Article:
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Bitcoin Miners Find Ways To Cope With Post-Halving Revenue Losses

Switching to new industries, investing in new tech, moving to new locations, and hoarding Bitcoin are some of the strategies Bitcoin miners are using to compensate for the slash in block subsidy.

Bitcoin Miners Find Ways To Cope With Post-Halving Revenue Losses

Bitcoin block number 840,000 was mined on April 19, 2024, completing the fourth halving. It generated a record 37.6 BTC fee (over $2.4 million) as miners competed for the milestone block. The lucky winner was ViaBTC mining pool, and the block reward meant ownership of the first post-halving Satoshi.

Following the quadrennial Bitcoin halving event, miners' revenue for creating a block was cut in half from 6.25 to 3.125 BTC. With the energy and technology costs remaining the same as before, mining might become more expensive if Bitcoin prices retreat.

To minimize the impact of the incentive cuts on their business, mining companies have been exploring new revenue avenues, cost-cutting operational changes, new economic activities, and different contract types.

Bitcoin Hoarding

Bitcoin block-producing enterprises have been stocking up on Bitcoin. According to TheMinerMag, on March 31, mining companies collectively held more than 46 thousand BTC.

The last time industry reserves had been as high was before the end of the last bull cycle, in April 2022, when they were 48 thousand.

Miners are hoarding Bitcoin, hoping the asset's price will increase post-halving. Before the third halving in May 2020, the price of a BTC was around $9.500. By the end of that same year, it had shot up to $29,000.

From Bitcoin Mining To AI Computing

Blockchain and artificial intelligence are two of the major revolutionary technologies of our time, and they share a critical issue. Both need a tremendous amount of energy to function.

In a report released earlier this month, CoinShares noted that some of the top mining companies, such as Hive and Hut8, are already reporting revenue from AI computing, and others, such as Bit Digital, TeraWulf, and Core Scientific, have plans to either develop or expand their operations, with artificial intelligence.

While both activities are energy-consuming, their use of energy and internet uptime varies. Bitcoin mining is "ideal for locations with less reliable energy sources, such as sites using renewable energy or stranded gas flaring, where uptime requirements are flexible."

On the other hand, AI computing, rather than being a commitment to a decentralized network like mining, is a contractual agreement with a centralized company, meaning that companies suffer heavy penalties in case of downtime. Firms investing in AI computing will tend to establish their operations in energy-secure locations to avoid this type of loss.

Establishing Favourable Hardware Contracts

Miners compete to create a block by iterating random numbers. Whoever has the best machines is faster. And whoever is faster wins.

With mining revenue being highly reliant on the capacities of the hardware used for operations, mining companies are incentivized to invest heavily in better technology. CoinShares report also highlights how mining businesses are negotiating more favorable option contracts, giving them the right to exercise buy orders for computing units. This allows them more elasticity in the face of adverse market conditions and the ability to adopt new technology easily.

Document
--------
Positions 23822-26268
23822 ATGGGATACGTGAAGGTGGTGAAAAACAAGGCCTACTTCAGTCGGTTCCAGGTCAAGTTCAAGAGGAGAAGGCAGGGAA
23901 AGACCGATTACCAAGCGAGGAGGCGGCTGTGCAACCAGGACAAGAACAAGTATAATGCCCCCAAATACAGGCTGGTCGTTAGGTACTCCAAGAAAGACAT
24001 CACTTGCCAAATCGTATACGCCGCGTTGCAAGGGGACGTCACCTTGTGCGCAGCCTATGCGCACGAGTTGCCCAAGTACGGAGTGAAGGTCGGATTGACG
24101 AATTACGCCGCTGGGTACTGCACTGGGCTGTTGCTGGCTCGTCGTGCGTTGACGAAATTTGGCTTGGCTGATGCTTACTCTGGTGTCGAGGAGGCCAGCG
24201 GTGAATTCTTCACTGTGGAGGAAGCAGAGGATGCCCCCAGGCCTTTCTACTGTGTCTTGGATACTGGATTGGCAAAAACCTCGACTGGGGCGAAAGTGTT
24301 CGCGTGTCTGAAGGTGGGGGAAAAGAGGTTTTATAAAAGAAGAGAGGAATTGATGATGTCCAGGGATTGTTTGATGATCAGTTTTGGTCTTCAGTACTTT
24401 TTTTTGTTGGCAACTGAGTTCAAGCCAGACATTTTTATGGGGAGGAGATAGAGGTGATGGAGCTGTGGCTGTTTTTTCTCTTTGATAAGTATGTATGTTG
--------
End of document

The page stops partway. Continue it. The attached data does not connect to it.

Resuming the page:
Alternative and Low-Cost Energy Sources

In November 2023, Marathon Digital started a pilot project in Utah collecting methane from the atmosphere that it then uses to generate energy to produce Bitcoin blocks. The energy reutilization plan allows the company to lower production costs while also offsetting the whole industry's carbon footprint.

Some companies are relocating hardware to regions with lower energy costs to lower production costs. After halving, older hardware might be uncompetitive in areas with higher energy input costs. But, as electricity is the largest expense in mining operations, the outdated hardware is still viable in regions where energy costs are cheaper, such as Ethiopia or Paraguay.

Ordinals and Layer-2 Fees

Miners have two ways to make money. The first and most common is via block subsidies, the network rewards for creating a block, and the second is transaction processing fees, which they determine.

Through the years, fees have mostly been negligible, but the situation has changed with the advent of Bitcoin Ordinals and Layer-2 solutions.

As images are stored on the Bitcoin blockchain, Ordinals take much more blockspace than usual transactions, allowing miners to set higher prices to process them. On its end, layer-2s use the Bitcoin network as a settlement layer, meaning it is up to the layer-one blockchain miners to settle transactions, which increases this form of revenue.

Miner incentives arising from creating blocks decrease at every halving. While the price of the tokens tends to rise in the long term, mining difficulty will make this activity unfeasible at some point.

With the technological requirements for mining becoming more complex, the industry is expected to consolidate amongst well-financed top players. However, as technological development unfolds, leading to alterations in input costs and the opening up of new revenue streams, Bitcoin mining is set to evolve in unexpected ways.